4. Endometriosis is highly treatable—with the right doctor.


If you are diagnosed with endometriosis, stay calm and know that there is help out there. Going on birth control might be enough to make your period lighter and shorter, which may ease your symptoms. If this doesn’t work, surgery may be necessary. Different doctors use various surgical techniques, but to me, excision of the excess tissue through surgery is the gold standard. The purpose of this surgery is to thoroughly remove all of the lesions (the sources of pain) at once in order to avoid the need for repeat surgeries.
Research your doctor carefully, and read up about endometriosis so that you can ask questions and be involved in the diagnosis and treatment process. It’s important to choose a doctor who is not only highly skilled at treating this disease, but who will also be compassionate and listen to your complaints very carefully. It’s also important that the doctor has access to a multidisciplinary team of specialists, such as gastroenterologists and urologists since endometriosis can affect many organs in the body and requires a collaborative approach to treatment.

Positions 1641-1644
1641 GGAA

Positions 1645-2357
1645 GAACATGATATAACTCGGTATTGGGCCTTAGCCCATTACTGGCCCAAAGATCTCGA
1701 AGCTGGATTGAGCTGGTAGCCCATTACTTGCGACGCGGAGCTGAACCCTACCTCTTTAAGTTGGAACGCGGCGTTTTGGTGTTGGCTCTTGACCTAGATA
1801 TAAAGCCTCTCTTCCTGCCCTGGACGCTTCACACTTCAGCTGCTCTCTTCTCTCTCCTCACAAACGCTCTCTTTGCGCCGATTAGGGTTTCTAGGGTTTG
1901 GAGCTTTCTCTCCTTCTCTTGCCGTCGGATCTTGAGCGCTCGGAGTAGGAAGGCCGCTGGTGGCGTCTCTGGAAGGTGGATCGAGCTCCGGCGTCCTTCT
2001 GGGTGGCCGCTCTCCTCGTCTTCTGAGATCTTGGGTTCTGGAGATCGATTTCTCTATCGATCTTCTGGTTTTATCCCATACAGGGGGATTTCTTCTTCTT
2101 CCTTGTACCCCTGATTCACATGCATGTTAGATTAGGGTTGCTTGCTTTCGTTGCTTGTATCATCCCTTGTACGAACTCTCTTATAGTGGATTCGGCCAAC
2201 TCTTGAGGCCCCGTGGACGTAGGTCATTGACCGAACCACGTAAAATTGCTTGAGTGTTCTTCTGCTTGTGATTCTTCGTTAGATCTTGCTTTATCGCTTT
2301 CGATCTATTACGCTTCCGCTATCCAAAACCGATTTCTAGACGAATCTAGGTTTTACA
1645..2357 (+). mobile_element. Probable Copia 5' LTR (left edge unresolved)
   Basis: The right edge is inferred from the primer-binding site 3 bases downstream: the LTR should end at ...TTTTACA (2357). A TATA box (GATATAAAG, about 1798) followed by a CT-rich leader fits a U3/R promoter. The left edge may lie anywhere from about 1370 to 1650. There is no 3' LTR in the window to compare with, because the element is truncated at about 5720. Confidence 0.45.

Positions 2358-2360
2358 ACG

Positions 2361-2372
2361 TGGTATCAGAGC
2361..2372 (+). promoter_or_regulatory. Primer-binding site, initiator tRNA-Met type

5. We can all help raise awareness.

Some celebrities—such as Padma Lakshmi, Lena Dunham, and Julianne Hough—have decided to share their stories of having endometriosis. I think it’s very selfless of them to use their platform to speak about such an important issue and to help others who are struggling. But we still need more awareness. And we can start by educating ourselves about endometriosis and looking out for the signs—not just in ourselves but also in our daughters, nieces, sisters, and friends. Together we can help so many women combat this treatable disease.

 

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You may call us at 212-988-1444 or have your case reviewed by clicking here.